Elizabeth is a graduate of Hilton High School. She earned her bachelor’s degree from Utica College of Syracuse University. She is employed at State Farm Insurance.
Jamie, also a graduate of Hilton High School, is an electrician, operating his own business, Lighthouse Electrical.
A September 2011 wedding is planned.
Kaitlin Schulz - Michael Burgstrom
John and Sheri Burgstrom of Spencerport are pleased to announce the engagement of their son Michael to Kaitlin Schulz of Central Square, New York.
Kaitlin is a 2005 graduate of Paul V. Moore High School in Central Square, and a 2009 graduate of the University of Rochester with a master’s degree from Warner Graduate School. She is employed as a science teacher in the Rochester City School District.
Michael is a 2004 graduate of Spencerport High School and a 2008 graduate of the University of Rochester with a degree in engineering. He is employed at ITT in the Geo Spatial Systems Division.
Their wedding is planned for June 25, 2011 in Syracuse.
Obituaries for Week of April 3, 2011
•Buongiorne, Patricia (Miller), age 77, formerly of Eagle Harbor, died March 24, 2011 at the Villages of Orleans. She was born in Albion, a daughter of Elwood and Helen Miller and has been a lifetime resident of this area. She was a member of the First Presbyterian Church in Albion. Pat was predeceased by her husband Ralph in 1997. She is survived by two children, Rachel (Angelo) Marasco and Michael (fiancée Christine Marks) both of Albion; three grandchildren, Trisha (Chad) Byler, Katherine Clark, Elijah Buongiorne; step granddaughter, Dakota Marasco; brothers, Donald (Karen) Miller, Richard (Pearl) Miller; sister, Sharon Miller, all of Rochester; brothers- and sisters-in-law, Madge Frascarella, Art (Mary), John (Joyce) Buongiorne; many nieces and nephews.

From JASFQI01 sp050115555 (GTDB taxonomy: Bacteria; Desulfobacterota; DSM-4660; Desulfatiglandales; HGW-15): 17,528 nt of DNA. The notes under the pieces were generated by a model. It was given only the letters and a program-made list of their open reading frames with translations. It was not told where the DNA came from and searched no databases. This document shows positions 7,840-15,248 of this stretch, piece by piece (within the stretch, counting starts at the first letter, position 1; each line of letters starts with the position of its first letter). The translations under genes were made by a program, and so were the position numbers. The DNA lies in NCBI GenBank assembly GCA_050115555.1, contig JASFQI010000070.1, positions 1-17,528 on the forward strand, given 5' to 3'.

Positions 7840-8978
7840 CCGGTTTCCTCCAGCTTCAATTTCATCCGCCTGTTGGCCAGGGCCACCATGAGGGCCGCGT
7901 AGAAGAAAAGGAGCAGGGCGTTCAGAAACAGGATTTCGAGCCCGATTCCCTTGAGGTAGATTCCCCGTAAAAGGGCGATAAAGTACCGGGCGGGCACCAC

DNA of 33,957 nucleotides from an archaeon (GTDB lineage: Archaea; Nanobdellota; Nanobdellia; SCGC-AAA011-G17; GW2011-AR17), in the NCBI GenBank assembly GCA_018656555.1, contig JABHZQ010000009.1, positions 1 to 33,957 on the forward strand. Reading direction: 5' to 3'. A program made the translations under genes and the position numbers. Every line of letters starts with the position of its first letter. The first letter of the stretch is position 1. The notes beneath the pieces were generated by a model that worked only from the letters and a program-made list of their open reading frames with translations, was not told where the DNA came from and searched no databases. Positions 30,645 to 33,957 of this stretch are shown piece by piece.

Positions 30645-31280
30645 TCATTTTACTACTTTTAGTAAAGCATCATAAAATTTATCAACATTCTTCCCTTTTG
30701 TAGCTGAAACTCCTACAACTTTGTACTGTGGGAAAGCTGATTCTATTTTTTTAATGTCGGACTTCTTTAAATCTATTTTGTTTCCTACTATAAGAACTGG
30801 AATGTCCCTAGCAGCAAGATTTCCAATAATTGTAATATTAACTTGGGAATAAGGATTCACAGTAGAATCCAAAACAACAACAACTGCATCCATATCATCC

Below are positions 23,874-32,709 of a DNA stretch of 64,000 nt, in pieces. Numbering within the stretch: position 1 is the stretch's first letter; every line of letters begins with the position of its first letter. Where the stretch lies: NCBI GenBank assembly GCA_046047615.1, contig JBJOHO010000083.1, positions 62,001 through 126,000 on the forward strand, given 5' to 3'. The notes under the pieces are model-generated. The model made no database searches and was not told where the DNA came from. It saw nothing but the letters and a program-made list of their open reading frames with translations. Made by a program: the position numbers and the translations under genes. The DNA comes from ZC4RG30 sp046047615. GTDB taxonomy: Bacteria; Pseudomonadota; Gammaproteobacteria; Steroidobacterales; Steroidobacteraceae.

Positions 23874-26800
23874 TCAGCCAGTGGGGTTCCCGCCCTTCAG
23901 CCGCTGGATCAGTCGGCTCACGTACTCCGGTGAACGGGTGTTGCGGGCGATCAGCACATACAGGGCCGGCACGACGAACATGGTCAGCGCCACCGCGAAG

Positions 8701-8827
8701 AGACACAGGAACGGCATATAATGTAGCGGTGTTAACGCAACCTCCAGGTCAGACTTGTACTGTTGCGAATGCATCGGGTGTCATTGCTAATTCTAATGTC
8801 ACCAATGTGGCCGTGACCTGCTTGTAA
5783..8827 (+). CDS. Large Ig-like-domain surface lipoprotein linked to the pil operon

Funeral Services were held March 29 at the Merrill-Grinnell Funeral Home, Albion. Interment, Mt. Albion Cemetery. Contributions can be made to the Villages of Orleans Activities Fund or to the University of Rochester Medical Center, Office of Gift and Donor Records, 300 East River Road, P. O. Box 270032, Rochester 14627 in her memory.
•Bower, Theresa E., On March 23, 2011 at the age of 78. She is survived by her loving husband George; children Doug (Vicki), John; two grandchildren; three great grandchildren; brother Charlie (Millie) Henson; and several nieces and nephews.
Interment will be at the convenience of the family.
•von Rathonyi, Heidi K., March 22, 2011. Heidi is survived by her parents, Karl and Mary; sisters, Maria and Erika (Robert), and brother, Karl John (Shana); nephew, Ian and niece, Madelyn; her maternal grandparents and numerous aunts, uncles and cousins.
A Memorial Service/picnic will be scheduled for a later date. Donations can be made to Golisano Children’s Hospital in her memory.